If you aren't concerned about what to do with your affluence, you begin to feel marginalized. We are second- and third-class citizens, unfortunate because we don't have as much money as others, and immoral because evidently there's nothing stopping us from getting it but ourselves.

I opened an IRA last year, and I was never more glad for it than when a friend asked me, with the casualness she might have employed to inquire about what brand of shampoo I used, what investment house I used. Not having an IRA would have been, to her, equivalent to not paying child support, not wearing a seat belt, or smoking. I didn't mention the fact that I had less than $3,000 in the account. I didn't mention that the only time I see the financial page is when I'm flipping through on my way to the arts page (and sometimes the horoscopes). It's a secret shame, this being unwealthy.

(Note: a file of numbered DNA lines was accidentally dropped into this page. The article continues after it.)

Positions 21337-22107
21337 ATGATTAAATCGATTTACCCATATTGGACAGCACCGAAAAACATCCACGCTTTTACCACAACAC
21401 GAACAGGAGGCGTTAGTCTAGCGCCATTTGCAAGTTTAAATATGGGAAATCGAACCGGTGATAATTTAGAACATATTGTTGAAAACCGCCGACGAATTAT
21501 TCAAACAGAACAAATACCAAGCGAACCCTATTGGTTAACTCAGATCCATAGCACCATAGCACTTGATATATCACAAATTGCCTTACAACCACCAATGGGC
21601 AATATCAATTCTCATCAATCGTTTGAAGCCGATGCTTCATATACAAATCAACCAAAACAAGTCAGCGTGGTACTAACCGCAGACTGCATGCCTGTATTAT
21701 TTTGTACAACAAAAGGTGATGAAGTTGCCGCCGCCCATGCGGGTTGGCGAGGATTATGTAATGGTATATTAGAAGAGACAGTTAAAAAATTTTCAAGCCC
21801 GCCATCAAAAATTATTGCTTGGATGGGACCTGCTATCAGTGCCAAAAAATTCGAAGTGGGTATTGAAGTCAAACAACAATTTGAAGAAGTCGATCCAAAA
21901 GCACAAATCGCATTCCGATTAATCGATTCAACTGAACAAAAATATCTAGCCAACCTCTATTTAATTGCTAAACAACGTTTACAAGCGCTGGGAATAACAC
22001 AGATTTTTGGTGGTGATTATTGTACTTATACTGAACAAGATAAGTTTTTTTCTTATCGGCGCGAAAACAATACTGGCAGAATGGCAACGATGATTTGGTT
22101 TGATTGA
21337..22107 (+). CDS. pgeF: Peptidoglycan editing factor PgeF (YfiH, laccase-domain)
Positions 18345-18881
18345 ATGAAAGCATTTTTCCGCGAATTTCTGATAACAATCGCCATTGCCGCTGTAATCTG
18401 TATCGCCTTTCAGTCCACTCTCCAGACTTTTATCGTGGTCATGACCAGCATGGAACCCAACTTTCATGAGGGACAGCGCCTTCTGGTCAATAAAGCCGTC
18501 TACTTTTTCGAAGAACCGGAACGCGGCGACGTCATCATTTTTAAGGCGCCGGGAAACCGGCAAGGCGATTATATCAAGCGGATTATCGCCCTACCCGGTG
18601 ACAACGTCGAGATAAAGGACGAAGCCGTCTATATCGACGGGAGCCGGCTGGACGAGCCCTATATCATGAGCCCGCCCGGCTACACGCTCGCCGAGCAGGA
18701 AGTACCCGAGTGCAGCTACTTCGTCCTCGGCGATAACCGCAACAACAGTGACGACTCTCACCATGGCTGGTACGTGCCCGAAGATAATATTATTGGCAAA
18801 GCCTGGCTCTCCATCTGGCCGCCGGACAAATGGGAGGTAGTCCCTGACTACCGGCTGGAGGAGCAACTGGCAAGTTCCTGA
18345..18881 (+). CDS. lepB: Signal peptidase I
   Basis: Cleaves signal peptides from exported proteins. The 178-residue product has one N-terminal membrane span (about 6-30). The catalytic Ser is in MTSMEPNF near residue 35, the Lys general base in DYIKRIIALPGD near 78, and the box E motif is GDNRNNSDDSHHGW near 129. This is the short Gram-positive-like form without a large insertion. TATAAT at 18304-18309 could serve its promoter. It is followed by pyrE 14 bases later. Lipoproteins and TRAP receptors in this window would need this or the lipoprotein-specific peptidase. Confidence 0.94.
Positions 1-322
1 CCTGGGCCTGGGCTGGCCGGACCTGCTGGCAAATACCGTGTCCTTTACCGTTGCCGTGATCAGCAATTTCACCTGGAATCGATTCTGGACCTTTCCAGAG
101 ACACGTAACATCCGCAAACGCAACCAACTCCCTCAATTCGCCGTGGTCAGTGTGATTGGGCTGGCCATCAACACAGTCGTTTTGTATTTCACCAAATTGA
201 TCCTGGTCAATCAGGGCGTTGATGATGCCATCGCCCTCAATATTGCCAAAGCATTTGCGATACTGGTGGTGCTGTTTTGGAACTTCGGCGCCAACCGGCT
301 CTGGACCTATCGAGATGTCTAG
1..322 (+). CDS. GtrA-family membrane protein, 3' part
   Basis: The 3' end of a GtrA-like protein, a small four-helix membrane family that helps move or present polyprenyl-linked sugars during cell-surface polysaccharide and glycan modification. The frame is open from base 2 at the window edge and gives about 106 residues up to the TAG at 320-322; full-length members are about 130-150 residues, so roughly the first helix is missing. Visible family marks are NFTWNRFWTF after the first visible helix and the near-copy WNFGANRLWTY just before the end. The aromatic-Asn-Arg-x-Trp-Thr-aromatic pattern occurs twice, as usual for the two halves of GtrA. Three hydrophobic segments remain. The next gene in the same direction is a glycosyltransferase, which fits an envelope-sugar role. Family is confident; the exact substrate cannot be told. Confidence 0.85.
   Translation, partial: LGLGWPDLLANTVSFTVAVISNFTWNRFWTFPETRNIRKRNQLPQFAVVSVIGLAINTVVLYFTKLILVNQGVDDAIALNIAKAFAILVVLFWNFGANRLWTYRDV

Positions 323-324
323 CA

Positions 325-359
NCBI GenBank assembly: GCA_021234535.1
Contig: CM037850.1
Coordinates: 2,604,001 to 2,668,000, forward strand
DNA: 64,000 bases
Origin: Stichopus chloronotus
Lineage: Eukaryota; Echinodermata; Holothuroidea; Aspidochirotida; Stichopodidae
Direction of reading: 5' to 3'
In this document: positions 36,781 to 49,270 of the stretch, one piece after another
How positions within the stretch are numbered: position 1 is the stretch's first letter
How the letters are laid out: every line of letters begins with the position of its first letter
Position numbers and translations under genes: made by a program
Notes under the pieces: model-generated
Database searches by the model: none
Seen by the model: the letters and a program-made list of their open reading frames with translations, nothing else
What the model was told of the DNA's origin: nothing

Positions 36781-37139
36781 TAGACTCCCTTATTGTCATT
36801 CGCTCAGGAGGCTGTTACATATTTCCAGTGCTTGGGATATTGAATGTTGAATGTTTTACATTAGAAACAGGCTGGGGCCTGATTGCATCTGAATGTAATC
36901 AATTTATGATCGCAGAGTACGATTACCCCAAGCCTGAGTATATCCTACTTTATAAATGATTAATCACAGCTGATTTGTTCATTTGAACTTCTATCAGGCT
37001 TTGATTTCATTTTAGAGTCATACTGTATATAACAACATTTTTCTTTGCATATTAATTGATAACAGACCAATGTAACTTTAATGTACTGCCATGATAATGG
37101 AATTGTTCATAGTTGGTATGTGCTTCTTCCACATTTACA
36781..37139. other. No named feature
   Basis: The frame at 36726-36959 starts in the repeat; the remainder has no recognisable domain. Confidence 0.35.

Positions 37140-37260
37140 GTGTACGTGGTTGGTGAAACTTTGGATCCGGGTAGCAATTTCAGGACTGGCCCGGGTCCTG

Political policies aren't designed to help the willfully unwealthy. And why should they be? The only system that's hurting us is our own value system. We were dumb enough to take the moral high road back when everyone else was busy getting rich.